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Laser system offers multiple treatments in single device


New laser technology in a single device offers multiple treatment platforms, including SLT for glaucoma, laser vitreolysis for floaters, capsulotomy, and iridotomy.

Reviewed by Inder Paul Singh, MD

A new laser system (Tango Reflex, Ellex) combines specialized Nd:YAG vitreolysis settings for floaters with settings for trabeculoplasty, capsulotomy and iridotomy in one unit.

“It’s an exciting time because for so long floaters have been ignored,” said Inder Paul Singh, MD, a glaucoma specialist at the Eye Centers of Racine and Kenosha, WI. “And it is one of the most common patient complaints I see in my office.”

In its YAG mode, the platform delivers a truncated ultra-Gaussian energy beam that can vaporize floaters with less energy and it uses a coaxial illumination configuration to maximize visualization of the floaters, Dr. Singh said.

Although some clinicians fear that a higher dose of energy will cause damage to nearby structures in the eye, in fact dispersion of energy does not increase in proportion to the increase in intensity, he said.

“I realized early on how much of a misperception some people have about the physics behind the YAG laser,” Dr. Singh said.

For example, 1 mJ of laser energy disperses in a convergence zone of 100 µm, while the convergence zone of 5 mJ is 150 µm.

In addition, the platform features a truncated the energy beam. Since it has a sharper rise and fall, 30%-40% less energy is needed to treat floaters when compared to standard lasers. It can vaporize floaters at 3 to 4 mJ, but Dr. Singh said he often uses settings in the 5-6 mJ range.

Dr. Singh uses 200 to 800 shots per floater depending on the size and density of the floater. Since the laser delivers a 4-nanosecond pulse, the energy dissipates before the next shot is fired, therefore preventing a build up of energy.

Coaxial illumination


Coaxial illumination

The Tango Reflex also situates the slit lamp light, aiming beam, and laser all on the same optical pathway. This allows the clinician to more effectively visualize posterior floaters in relationship to the retina, Dr. Singh said.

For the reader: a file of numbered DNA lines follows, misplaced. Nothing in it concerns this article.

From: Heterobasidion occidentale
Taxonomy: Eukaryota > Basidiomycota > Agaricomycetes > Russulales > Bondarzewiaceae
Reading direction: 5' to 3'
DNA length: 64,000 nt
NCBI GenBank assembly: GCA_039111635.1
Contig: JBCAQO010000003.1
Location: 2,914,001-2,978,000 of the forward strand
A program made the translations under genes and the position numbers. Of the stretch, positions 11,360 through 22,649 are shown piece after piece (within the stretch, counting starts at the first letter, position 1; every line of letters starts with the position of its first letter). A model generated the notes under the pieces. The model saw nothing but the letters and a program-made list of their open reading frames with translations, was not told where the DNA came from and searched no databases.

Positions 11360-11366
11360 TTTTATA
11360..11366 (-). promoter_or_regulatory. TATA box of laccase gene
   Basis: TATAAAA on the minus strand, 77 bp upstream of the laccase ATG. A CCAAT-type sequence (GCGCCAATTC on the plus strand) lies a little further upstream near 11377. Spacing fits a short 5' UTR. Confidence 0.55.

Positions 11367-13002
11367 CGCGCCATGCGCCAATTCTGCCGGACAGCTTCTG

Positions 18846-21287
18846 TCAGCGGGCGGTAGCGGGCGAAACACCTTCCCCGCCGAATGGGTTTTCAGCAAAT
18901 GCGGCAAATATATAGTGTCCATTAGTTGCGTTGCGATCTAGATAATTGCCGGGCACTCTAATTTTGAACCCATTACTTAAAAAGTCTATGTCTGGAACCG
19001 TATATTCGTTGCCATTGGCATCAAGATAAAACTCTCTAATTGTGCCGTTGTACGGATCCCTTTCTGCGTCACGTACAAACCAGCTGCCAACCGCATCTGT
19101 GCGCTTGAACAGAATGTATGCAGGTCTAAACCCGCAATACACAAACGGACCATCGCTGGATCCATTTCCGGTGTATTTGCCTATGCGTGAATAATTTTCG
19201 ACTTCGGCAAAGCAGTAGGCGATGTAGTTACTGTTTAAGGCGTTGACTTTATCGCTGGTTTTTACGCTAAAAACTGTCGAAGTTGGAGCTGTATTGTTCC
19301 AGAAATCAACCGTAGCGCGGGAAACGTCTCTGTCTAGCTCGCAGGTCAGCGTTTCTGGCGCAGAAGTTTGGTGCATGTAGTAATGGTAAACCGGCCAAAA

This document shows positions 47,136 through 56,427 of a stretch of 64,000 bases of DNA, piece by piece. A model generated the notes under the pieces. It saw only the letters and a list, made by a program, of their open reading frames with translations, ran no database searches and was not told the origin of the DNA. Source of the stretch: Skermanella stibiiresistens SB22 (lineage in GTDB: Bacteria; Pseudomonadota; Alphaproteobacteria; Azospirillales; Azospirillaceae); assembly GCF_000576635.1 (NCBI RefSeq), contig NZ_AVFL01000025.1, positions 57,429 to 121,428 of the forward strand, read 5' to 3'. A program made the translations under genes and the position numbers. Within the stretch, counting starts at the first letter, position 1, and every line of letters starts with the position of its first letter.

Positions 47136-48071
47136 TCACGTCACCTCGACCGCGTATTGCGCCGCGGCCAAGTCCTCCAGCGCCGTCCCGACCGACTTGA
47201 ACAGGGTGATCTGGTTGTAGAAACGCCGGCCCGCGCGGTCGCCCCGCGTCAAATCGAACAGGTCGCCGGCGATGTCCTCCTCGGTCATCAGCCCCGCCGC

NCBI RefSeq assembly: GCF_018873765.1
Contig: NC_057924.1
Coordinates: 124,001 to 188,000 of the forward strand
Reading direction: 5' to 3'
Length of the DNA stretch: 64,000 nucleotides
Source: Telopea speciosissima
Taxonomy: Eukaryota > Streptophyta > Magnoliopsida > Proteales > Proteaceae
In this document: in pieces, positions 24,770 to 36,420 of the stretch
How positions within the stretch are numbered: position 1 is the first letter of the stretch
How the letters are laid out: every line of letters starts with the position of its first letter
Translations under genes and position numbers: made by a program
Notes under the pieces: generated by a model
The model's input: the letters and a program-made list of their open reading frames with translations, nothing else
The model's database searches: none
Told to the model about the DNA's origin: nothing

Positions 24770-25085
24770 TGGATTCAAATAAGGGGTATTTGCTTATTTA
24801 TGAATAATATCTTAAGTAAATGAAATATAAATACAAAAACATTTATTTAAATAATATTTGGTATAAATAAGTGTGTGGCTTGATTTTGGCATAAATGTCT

By contrast, the light source on most lasers is inferior, superior, or to one side of the laser.

The coaxial position allows for a red reflex and maximizes visualization of floaters in the middle and posterior vitreous, he said.

Without this coaxial illumination, it is not possible to identify many of the symptomatic floaters and more importantly, provide spatial context with the retina, he explained.

“If the floater is in focus and the retina is in focus, that tells me it is not okay to fire,” he said. “If the floater is in focus and the retina is not, that tells me it is okay to fire.”

The clinician can also fire with the slit lamp off-axis.

“When the slit lamp is in the oblique position, it gives us an understanding of where the floater is in relation to the posterior capsule,” Dr. Singh said. “You lose the red reflex and thus the floaters appear white behind a black background.”

Because the illumination level provided with Reflex Technology is adjustable, it is possible to precisely titrate the amount of coaxial illumination as needed, Dr. Singh said.

For example, a floater in the middle-to-posterior vitreous requires use of coaxial illumination for spatial context with the retina.

However, if a surgeon finds the lighting too bright and the floater gets lost in the red reflex, it is possible to incrementally adjust the amount of coaxial illumination by slowly moving the slit lamp into the oblique position. This can be done until the perfect level of lighting needed to maximize the contrast of the floater, yet keep the spatial context in relation to the retina, is achieved.

Other innovations


Other innovations